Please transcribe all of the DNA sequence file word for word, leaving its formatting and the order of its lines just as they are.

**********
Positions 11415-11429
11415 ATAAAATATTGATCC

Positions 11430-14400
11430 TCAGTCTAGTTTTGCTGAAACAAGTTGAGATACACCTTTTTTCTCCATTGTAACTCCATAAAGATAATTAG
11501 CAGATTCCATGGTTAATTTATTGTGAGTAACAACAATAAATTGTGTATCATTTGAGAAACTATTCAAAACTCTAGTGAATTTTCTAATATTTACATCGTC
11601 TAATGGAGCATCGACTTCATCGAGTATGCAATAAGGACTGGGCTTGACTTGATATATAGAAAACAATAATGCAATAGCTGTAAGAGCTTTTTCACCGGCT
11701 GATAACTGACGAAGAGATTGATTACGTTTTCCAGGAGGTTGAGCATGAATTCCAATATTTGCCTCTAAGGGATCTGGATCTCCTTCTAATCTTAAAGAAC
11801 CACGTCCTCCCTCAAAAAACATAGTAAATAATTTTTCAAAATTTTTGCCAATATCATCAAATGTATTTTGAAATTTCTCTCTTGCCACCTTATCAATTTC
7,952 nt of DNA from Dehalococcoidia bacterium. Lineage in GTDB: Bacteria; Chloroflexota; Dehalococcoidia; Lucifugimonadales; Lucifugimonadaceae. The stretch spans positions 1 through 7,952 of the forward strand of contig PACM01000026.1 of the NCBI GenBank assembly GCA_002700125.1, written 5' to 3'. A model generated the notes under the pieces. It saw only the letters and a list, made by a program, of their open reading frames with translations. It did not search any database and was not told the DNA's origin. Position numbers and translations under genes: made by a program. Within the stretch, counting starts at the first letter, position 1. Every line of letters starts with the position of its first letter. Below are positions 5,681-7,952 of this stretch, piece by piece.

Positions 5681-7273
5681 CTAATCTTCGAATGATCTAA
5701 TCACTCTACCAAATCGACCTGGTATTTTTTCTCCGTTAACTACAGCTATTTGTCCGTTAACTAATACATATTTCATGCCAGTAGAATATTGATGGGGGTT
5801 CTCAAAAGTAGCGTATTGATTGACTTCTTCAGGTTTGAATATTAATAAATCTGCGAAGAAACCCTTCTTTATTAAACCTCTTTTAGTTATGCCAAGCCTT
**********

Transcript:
Positions 11415-11429
11415 ATAAAATATTGATCC

Positions 11430-14400
11430 TCAGTCTAGTTTTGCTGAAACAAGTTGAGATACACCTTTTTTCTCCATTGTAACTCCATAAAGATAATTAG
11501 CAGATTCCATGGTTAATTTATTGTGAGTAACAACAATAAATTGTGTATCATTTGAGAAACTATTCAAAACTCTAGTGAATTTTCTAATATTTACATCGTC
11601 TAATGGAGCATCGACTTCATCGAGTATGCAATAAGGACTGGGCTTGACTTGATATATAGAAAACAATAATGCAATAGCTGTAAGAGCTTTTTCACCGGCT
11701 GATAACTGACGAAGAGATTGATTACGTTTTCCAGGAGGTTGAGCATGAATTCCAATATTTGCCTCTAAGGGATCTGGATCTCCTTCTAATCTTAAAGAAC
11801 CACGTCCTCCCTCAAAAAACATAGTAAATAATTTTTCAAAATTTTTGCCAATATCATCAAATGTATTTTGAAATTTCTCTCTTGCCACCTTATCAATTTC
7,952 nt of DNA from Dehalococcoidia bacterium. Lineage in GTDB: Bacteria; Chloroflexota; Dehalococcoidia; Lucifugimonadales; Lucifugimonadaceae. The stretch spans positions 1 through 7,952 of the forward strand of contig PACM01000026.1 of the NCBI GenBank assembly GCA_002700125.1, written 5' to 3'. A model generated the notes under the pieces. It saw only the letters and a list, made by a program, of their open reading frames with translations. It did not search any database and was not told the DNA's origin. Position numbers and translations under genes: made by a program. Within the stretch, counting starts at the first letter, position 1. Every line of letters starts with the position of its first letter. Below are positions 5,681-7,952 of this stretch, piece by piece.

Positions 5681-7273
5681 CTAATCTTCGAATGATCTAA
5701 TCACTCTACCAAATCGACCTGGTATTTTTTCTCCGTTAACTACAGCTATTTGTCCGTTAACTAATACATATTTCATGCCAGTAGAATATTGATGGGGGTT
5801 CTCAAAAGTAGCGTATTGATTGACTTCTTCAGGTTTGAATATTAATAAATCTGCGAAGAAACCCTTCTTTATTAAACCTCTTTTAGTTATGCCAAGCCTT